Diesel share of new cars in Europe falls below a third

08 May 2019

8 May 2019

New car registration figures released by the European Automobile Manufacturers Association (ACEA) reveal that less than one third of new cars registered in Europe in the first quarter of 2019 are fueled by diesel.

Petrol continues to be the main beneficiary of the falling diesel share of EU new car sales, accounting for nearly 60% of all new passenger cars registered across the region in Q1 according to ACEA. This compares to a petrol market share of 56.7% in 2018 and 50.3% in 2017. Alternative fuel vehicles (AFV) captured 8.5% of the EU market overall and 2.5% of all cars sold in the region during the first quarter of the year are electrically-chargeable vehicles (ECV).

With the exception of Germany, demand for petrol cars increased in the five largest EU car markets, with Italy posting the highest percentage gain (+21.6%). As a result, petrol’s market share increased from 55.5% to 59.3% in the first quarter of 2019.

On the other hand, diesel car registrations contracted in most EU member states except Germany, Estonia, Latvia and Lithuania. The share of diesel cars in the market fell by almost 6 points compared to the same quarter one year ago, now accounting for 32.2% of the market. Diesel accounted for 35.9% of the market in full-year 2018.

Alternative fuel vehicles (AFV)

In the first quarter of 2019, demand for AFVs in the European Union increased by 25.9%. Growth was driven by the ECV segment, up 40% with 99,174 units registered. Within this segment, battery electric vehicle (BEV) sales grew substantially (+84.4%), while registrations of plug-in hybrids remained practically flat. Hybrid electric vehicles (HEV) also performed well (+33.3%), totalling 184,808 units sold during the first three months of the year. By contrast, registrations of LPG and NGV cars declined by 7.2% in the first quarter, mainly due to a sharp drop in demand for natural gas vehicles (NGV).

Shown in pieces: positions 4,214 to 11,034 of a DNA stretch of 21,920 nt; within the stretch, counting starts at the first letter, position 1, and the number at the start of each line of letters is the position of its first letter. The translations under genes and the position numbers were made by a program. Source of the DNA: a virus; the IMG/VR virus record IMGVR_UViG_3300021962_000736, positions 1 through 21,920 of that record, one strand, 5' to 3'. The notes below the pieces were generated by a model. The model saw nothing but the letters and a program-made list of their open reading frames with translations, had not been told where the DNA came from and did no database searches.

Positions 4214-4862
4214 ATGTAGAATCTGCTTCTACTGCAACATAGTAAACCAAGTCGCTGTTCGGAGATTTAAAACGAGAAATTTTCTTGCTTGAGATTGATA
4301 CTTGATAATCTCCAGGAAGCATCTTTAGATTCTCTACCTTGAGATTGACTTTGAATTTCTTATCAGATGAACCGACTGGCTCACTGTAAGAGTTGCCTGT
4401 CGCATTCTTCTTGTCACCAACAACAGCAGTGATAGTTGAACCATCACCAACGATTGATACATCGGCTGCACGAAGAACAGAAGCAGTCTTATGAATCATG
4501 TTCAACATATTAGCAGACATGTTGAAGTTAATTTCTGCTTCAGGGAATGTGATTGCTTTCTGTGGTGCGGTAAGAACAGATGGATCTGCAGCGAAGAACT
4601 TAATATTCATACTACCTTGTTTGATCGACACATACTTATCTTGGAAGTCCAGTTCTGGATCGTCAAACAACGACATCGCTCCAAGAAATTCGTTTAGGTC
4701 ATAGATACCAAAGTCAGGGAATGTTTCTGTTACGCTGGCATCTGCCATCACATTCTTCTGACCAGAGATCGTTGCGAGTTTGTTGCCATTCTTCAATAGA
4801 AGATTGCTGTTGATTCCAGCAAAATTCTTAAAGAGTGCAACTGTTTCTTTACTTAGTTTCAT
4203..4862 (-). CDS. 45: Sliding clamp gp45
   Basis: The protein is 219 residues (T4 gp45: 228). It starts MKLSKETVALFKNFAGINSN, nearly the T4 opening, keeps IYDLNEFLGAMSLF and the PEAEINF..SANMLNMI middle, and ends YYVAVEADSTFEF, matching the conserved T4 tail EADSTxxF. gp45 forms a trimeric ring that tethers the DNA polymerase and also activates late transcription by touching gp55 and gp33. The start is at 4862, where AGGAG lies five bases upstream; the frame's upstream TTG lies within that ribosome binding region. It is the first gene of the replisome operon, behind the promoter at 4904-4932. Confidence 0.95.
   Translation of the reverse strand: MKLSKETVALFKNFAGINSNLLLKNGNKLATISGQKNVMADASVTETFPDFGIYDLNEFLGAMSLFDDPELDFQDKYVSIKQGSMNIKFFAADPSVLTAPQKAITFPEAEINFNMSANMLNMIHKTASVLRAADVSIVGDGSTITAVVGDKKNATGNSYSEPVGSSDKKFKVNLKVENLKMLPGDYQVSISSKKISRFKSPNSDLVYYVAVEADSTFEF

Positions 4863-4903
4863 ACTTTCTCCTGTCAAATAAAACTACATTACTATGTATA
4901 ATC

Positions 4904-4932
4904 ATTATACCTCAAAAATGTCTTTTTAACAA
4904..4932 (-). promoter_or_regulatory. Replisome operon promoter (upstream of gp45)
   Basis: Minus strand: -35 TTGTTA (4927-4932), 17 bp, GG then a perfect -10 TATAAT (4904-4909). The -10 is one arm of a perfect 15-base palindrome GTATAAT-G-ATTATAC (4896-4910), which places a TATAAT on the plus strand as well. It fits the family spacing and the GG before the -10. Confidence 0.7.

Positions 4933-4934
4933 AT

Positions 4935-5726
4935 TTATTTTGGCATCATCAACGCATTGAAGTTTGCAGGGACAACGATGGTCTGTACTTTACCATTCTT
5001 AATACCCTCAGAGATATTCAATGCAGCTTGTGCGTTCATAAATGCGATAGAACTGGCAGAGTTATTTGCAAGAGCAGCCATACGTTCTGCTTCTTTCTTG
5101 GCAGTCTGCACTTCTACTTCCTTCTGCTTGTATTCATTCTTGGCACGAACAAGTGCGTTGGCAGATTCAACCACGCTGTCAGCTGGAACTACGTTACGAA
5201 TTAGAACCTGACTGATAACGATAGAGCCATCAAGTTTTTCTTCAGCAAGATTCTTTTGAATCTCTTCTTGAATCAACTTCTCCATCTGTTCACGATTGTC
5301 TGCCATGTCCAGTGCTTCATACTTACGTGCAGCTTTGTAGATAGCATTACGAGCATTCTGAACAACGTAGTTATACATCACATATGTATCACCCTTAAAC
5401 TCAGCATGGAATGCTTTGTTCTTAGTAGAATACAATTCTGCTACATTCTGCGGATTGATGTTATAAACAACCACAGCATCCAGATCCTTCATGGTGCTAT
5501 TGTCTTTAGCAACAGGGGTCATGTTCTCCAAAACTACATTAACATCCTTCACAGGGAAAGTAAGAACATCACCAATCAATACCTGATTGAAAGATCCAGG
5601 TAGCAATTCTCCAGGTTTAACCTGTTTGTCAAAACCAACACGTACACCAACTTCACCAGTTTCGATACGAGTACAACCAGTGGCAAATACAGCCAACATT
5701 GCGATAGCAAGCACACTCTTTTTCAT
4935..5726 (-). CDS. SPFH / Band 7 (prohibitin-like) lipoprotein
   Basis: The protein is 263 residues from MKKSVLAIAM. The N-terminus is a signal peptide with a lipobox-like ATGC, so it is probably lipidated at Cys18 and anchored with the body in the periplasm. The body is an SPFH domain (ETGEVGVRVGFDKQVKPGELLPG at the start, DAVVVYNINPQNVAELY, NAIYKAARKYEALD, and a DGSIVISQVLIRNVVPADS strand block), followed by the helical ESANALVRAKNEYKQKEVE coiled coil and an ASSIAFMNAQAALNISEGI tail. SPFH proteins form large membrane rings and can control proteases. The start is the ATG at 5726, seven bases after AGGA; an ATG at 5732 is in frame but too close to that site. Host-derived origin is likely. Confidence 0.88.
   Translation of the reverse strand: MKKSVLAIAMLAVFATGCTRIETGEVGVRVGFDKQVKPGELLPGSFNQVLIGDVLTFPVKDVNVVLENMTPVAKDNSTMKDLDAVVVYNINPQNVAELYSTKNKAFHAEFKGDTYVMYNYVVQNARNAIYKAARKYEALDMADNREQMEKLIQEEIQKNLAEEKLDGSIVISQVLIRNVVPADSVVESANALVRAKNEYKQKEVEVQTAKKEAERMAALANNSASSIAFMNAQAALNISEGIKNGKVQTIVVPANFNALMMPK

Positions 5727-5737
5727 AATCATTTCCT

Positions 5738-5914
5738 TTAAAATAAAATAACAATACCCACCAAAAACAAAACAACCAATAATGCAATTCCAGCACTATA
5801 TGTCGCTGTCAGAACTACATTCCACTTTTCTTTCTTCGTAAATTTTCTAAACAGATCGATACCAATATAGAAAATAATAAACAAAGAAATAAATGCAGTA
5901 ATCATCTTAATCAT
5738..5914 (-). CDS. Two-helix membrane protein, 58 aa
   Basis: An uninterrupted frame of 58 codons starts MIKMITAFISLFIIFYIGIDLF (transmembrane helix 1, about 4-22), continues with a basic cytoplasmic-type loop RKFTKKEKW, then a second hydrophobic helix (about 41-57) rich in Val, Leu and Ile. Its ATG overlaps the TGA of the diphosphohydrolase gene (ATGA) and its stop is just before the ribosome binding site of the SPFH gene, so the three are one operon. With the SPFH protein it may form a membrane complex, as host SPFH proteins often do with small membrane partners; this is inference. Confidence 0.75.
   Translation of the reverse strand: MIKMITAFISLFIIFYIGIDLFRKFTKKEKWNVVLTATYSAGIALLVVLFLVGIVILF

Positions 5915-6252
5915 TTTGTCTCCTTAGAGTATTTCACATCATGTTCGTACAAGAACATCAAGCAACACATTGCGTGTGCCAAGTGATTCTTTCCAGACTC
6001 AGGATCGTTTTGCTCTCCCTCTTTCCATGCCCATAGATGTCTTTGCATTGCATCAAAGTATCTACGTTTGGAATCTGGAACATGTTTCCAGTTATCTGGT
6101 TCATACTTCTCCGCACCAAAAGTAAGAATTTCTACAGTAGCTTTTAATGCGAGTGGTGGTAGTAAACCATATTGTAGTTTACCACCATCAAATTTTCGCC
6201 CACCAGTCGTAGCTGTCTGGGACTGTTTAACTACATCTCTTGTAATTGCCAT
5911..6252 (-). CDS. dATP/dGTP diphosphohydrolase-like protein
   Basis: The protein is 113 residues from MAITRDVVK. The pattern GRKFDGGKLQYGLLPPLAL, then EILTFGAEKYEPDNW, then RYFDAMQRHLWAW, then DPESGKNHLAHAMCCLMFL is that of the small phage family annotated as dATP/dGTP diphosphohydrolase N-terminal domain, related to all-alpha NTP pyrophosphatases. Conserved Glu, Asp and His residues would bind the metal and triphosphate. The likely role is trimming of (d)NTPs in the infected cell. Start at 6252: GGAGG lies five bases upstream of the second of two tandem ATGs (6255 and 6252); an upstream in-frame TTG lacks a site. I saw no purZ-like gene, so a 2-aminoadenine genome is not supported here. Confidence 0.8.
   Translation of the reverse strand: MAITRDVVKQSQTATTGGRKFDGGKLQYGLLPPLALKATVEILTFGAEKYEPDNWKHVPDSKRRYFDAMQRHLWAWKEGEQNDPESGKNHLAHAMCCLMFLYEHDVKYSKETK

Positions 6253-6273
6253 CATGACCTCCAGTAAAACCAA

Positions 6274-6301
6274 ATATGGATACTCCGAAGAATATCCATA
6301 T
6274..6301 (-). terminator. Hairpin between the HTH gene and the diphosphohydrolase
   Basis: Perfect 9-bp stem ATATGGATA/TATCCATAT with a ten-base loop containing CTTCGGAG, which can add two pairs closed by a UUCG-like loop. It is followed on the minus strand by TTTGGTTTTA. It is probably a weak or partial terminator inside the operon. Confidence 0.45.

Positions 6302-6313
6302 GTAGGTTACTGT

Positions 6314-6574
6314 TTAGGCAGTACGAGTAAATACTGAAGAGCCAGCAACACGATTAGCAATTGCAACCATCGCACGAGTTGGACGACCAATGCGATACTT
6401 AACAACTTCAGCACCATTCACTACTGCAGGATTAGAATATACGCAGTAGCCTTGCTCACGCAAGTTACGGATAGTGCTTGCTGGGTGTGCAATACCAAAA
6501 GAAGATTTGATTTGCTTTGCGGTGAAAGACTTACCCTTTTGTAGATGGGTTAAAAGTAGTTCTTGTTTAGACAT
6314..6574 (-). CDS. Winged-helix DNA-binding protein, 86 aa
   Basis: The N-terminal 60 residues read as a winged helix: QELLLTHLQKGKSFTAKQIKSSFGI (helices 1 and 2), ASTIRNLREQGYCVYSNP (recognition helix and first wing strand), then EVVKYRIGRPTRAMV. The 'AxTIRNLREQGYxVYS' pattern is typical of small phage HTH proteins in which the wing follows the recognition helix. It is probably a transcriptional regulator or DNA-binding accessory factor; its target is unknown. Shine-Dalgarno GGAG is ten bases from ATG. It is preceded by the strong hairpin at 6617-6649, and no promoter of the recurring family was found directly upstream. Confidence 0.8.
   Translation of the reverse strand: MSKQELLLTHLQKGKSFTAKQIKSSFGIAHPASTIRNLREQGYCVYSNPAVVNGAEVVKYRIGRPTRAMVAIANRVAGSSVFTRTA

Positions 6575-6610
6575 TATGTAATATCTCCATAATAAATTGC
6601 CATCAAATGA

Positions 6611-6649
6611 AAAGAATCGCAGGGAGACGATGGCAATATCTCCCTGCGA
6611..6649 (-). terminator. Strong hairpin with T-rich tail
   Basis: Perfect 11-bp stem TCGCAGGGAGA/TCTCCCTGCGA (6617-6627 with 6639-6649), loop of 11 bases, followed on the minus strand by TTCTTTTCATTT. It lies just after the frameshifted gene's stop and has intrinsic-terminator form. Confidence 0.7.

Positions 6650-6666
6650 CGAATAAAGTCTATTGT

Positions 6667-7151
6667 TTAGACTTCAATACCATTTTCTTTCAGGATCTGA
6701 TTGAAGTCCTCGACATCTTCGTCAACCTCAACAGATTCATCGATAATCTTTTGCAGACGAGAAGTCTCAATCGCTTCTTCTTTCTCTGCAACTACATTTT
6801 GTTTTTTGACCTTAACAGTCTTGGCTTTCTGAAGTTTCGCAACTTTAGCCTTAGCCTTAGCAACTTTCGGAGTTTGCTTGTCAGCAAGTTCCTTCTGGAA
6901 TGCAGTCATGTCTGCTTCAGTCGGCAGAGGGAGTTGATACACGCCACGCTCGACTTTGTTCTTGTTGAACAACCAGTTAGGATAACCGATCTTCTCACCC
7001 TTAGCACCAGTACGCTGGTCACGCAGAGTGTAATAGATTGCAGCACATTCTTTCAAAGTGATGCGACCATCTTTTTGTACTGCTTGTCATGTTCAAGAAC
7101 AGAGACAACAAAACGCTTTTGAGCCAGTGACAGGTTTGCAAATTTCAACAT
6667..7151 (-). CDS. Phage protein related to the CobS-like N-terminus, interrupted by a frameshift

Alternatively-powered vehicle registrations significantly increased in all major EU markets. Demand for APV saw the highest percentage gains in Germany (+62.9%) – mainly due to a doubling of sales in the hybrid segment – as well as in Spain (+48.9%).

Despite the healthy growth in demand for AFVs, the rising share of petrol cars in the EU is increasing average emissions, which were 118.5 grams of CO2 per kilometre in Europe in 2017, up 0.4% compared to 2016.

This highlights the issues that carmakers are facing as a target of 95g/km comes into effect in 2021. Meeting the 2021 CO2 targets, not to mention the extremely stringent 2025 and 2030 targets that were agreed recently, will require a much stronger uptake of alternate fuel vehicles.